The grandest cities and the smallest hamlets. They performed for people
of all walks of life. Michelle loved the South. It had the familiarity
of the Midwest and the flavor of older times. The people were so
wonderful to perform for. They were so hungry for a taste of culture and
art. Michelle realized in Hilton Head, South Carolina that we take for
granted the many opportunities we have. New Yorkers had been critical of
the Troupe for the most part, and why not? There were a dozen troupes in
the city that were as good as them, or better. New York took them for
granted. The people in the South, though, really seemed to appreciate
the ray of light the troupe had to share as they performed their ballet.
This was one of many lessons Michelle never forgot.
Well, she thought, time to do the ballroom. The mopping had gone faster
than usual. She couldn't really say felt sorry about that. Even the
dance couldn't keep out the monotony for very long. It was time to
switch. She took the mop and bucket back to the closet and took out the
buffer. She hated that thing. It had taken a week for her to get used to
it. It always looked so easy when Dave, the evening guy, was training
her on it. But, then again, Dave weighed 250 pounds easy. Even at her
age, she barely made 125. The problem with being so light was that the
machine went everywhere unless you controlled it with your strength.
Unlike the broom, the buffer always tried to lead, but that was her job.
Sometimes, swinging with the buffer reminded her of Bill Hagan.
Bill came on with the troupe the same time as her. He was a country boy
from Philadelphia, Mississippi, was three years her senior, and strong,
the way she had always thought men should be when she was a little girl.
Besides Mrs. Conyers, he had had the most impact on her. In some ways,
he had more. He had a fire in his breast that both intimidated and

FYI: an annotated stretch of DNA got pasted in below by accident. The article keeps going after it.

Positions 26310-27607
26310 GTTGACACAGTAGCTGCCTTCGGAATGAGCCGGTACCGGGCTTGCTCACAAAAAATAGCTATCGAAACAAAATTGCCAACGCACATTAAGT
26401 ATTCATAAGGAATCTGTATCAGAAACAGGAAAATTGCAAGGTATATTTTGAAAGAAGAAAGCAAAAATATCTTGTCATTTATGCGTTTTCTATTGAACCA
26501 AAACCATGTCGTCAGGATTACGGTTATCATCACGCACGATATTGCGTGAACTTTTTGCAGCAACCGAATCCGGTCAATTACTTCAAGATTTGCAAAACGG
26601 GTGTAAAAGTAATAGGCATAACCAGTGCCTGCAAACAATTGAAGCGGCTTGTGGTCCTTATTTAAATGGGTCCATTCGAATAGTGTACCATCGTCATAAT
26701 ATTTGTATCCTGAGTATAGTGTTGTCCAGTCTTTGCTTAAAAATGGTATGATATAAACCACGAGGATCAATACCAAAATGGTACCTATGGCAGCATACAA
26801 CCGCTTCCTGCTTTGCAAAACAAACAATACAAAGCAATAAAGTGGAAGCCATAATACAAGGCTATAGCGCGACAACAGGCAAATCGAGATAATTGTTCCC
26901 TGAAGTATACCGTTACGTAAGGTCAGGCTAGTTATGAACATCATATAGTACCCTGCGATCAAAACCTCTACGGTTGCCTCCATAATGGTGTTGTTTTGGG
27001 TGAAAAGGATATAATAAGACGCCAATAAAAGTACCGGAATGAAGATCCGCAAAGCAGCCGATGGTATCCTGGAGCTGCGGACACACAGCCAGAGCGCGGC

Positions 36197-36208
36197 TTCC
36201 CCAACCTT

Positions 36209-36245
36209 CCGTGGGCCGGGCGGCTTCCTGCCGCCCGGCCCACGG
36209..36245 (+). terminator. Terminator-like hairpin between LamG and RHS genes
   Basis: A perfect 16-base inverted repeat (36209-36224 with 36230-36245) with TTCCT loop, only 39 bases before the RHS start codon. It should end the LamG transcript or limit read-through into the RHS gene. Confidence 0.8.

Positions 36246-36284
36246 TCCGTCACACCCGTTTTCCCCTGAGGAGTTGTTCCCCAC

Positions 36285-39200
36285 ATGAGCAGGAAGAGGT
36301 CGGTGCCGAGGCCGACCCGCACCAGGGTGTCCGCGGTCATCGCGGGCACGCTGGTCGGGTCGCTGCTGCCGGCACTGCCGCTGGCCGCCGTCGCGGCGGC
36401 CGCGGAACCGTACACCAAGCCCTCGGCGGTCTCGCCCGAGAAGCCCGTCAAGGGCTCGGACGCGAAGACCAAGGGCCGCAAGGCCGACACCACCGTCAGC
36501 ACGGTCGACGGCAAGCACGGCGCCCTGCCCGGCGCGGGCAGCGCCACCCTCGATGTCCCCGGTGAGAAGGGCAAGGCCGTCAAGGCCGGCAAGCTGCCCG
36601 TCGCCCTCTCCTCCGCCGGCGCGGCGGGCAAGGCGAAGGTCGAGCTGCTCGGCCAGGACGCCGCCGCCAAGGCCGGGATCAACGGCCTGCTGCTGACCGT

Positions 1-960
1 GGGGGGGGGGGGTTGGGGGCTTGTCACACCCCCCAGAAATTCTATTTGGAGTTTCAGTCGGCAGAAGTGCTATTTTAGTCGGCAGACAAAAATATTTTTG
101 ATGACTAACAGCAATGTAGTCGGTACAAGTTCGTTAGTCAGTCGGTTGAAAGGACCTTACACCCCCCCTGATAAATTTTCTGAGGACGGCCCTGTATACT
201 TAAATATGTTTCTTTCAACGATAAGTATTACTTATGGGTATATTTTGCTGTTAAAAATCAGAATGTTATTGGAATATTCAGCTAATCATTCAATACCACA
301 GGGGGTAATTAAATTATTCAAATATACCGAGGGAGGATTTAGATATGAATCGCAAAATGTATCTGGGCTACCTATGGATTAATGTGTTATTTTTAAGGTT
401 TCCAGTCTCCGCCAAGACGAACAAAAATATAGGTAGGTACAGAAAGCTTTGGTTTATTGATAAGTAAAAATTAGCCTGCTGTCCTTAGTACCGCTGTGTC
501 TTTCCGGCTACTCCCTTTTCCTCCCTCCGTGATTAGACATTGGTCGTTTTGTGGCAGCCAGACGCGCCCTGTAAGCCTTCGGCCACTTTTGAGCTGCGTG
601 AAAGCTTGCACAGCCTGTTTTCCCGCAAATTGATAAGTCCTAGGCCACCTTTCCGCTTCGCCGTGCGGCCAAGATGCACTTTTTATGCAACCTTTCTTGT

attracted Michelle all at once. He was the one who truly showed her the
dance. He showed her what it was and what it could become. He was the
most awesome dancer ever. He could've been anything. When they danced
together on the stage, Michelle would melt into him each and every time.
She watched as he took her to places and dreams she'd never known.
After rehearsal in Manhattan in September of '84, they'd taken a walk
together to Central Park. A trio of jazz musicians, guitar, flute and
clarinet, had gathered to play for change. Most people in the park never
took notice of such things, but Bill was mesmerized by it. Being a small
town boy, such sights and sounds were treats to his senses. He listened
for ten minutes before he took Michelle in his arms.
"Care to dance?" he asked in that drawl she could never resist.
She was surprised at first, but the magic of his touch soon overtook her
and she nodded nervously. They danced through the park, over benches and
through bushes, laughing all the way at the near stumbles. When they
reached the walkway again, he spun Michelle before taking her into the
air as she spread her arms for balance. She closed her eyes and took in
the cool autumn air that blew through her hair. Bill set her down then,
put his hands to her face, and gently kissed her as she wrapped her arms
As she opened the ballroom doors, the end all came back to her. Michelle